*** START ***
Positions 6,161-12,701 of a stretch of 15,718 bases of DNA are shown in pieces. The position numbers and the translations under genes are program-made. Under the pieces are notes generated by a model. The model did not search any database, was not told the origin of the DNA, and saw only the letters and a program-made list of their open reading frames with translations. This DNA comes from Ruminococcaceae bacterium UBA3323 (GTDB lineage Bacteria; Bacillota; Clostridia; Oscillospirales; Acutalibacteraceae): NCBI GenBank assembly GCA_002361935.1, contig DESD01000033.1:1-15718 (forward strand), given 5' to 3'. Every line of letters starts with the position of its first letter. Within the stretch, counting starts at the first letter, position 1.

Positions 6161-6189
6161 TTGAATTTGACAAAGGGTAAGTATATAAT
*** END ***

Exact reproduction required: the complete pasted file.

Positions 6,161-12,701 of a stretch of 15,718 bases of DNA are shown in pieces. The position numbers and the translations under genes are program-made. Under the pieces are notes generated by a model. The model did not search any database, was not told the origin of the DNA, and saw only the letters and a program-made list of their open reading frames with translations. This DNA comes from Ruminococcaceae bacterium UBA3323 (GTDB lineage Bacteria; Bacillota; Clostridia; Oscillospirales; Acutalibacteraceae): NCBI GenBank assembly GCA_002361935.1, contig DESD01000033.1:1-15718 (forward strand), given 5' to 3'. Every line of letters starts with the position of its first letter. Within the stretch, counting starts at the first letter, position 1.

Positions 6161-6189
6161 TTGAATTTGACAAAGGGTAAGTATATAAT